The Development of Costumes for Thai-Muslim Folk Performance Arts in Three Southern Border Provinces of Thailand

Porntep Bunjanpech, Kla Somtrakool, Prarop Kaewset

Abstract


The Thai-Muslim folk performance arts of Mak yong, Rong-Ngeng and Dikir Hulu are important and valuable parts of local and national heritage but are struggling to exist in modern society. These performance arts are vital for the continuation of traditions and customs, yet cannot satisfy the entertainment needs of audiences. This research studies the conditions of folk art performances by Thai-Muslims in three southern border provinces of Thailand in order to develop the costumes used in the shows and provide a solution to the battle against modern forms of entertainment. The results identify both changes and stagnation in costume type, character, size, shade, patterns, and materials as causing a decline of traditional performance popularity. A combination of tradition and development, modern costumes should be directly related to the needs of current society and implemented by artists, governments and private institutions to conserve these three performance arts in southern Thailand.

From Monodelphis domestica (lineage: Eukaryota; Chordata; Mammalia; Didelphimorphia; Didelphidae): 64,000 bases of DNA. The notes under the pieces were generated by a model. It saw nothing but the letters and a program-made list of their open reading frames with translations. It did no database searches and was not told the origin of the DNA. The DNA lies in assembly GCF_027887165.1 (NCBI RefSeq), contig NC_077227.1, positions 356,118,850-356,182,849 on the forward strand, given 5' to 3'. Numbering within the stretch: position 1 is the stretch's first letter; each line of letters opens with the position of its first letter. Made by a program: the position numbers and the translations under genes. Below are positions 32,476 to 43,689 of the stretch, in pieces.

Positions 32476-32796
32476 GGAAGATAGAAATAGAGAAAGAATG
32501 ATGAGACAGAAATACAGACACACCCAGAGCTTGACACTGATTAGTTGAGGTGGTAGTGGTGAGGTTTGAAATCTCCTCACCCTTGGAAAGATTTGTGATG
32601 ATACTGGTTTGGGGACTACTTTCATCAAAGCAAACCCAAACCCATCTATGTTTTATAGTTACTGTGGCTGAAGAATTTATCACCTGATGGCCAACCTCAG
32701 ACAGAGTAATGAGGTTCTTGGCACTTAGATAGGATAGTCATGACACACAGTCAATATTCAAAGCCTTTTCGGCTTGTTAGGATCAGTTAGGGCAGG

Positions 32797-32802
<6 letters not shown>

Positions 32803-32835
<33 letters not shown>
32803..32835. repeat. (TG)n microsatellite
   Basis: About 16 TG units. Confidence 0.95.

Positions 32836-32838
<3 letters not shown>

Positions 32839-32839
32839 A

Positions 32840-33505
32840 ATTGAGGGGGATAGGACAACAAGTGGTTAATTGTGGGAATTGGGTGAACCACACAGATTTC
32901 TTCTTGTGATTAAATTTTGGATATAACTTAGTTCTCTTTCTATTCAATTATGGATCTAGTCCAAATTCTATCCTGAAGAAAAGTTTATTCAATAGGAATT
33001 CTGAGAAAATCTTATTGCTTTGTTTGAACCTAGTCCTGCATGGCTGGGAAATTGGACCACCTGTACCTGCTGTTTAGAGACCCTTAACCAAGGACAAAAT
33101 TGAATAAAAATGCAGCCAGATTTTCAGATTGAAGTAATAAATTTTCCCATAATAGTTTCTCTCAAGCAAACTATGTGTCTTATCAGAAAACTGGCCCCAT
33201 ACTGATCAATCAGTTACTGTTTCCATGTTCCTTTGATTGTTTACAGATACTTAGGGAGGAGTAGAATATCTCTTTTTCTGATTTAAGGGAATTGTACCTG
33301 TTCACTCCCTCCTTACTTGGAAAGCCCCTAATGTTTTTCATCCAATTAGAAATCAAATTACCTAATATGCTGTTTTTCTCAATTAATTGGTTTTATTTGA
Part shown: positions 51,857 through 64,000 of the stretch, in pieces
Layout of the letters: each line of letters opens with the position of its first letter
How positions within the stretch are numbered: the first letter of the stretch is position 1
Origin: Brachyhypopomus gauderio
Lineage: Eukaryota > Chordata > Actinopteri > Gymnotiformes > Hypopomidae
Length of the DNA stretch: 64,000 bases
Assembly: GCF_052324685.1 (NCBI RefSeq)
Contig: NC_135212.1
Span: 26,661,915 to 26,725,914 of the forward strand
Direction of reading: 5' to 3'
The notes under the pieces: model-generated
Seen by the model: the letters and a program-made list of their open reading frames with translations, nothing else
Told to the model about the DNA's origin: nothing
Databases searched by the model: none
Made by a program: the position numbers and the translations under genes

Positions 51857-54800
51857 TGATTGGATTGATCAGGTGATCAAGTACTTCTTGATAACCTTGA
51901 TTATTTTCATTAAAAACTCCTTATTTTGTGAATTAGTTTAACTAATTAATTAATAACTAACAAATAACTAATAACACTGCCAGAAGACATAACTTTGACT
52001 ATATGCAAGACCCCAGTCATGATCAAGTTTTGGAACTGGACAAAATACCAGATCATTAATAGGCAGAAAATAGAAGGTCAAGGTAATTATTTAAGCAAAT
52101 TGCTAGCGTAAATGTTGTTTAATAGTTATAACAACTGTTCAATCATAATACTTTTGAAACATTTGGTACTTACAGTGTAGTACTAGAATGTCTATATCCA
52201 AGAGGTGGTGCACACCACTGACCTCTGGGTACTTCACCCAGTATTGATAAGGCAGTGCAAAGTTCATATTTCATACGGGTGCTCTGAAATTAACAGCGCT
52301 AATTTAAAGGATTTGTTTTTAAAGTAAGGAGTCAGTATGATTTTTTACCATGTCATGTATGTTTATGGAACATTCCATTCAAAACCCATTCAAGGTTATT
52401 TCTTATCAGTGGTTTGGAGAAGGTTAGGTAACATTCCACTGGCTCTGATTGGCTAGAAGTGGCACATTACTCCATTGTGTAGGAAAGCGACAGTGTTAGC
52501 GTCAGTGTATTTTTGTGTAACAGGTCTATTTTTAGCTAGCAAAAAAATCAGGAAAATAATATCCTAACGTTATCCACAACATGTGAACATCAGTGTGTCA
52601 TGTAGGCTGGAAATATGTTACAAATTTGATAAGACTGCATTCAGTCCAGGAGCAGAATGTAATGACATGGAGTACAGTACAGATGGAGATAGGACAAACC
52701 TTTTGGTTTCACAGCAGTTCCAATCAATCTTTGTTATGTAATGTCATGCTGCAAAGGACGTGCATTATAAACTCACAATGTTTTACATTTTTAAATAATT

Full Text: PDF DOI: 10.5539/ass.v9n4p100

Creative Commons License
This work is licensed under a Creative Commons Attribution 3.0 License.

Asian Social Science   ISSN 1911-2017 (Print)   ISSN 1911-2025 (Online)

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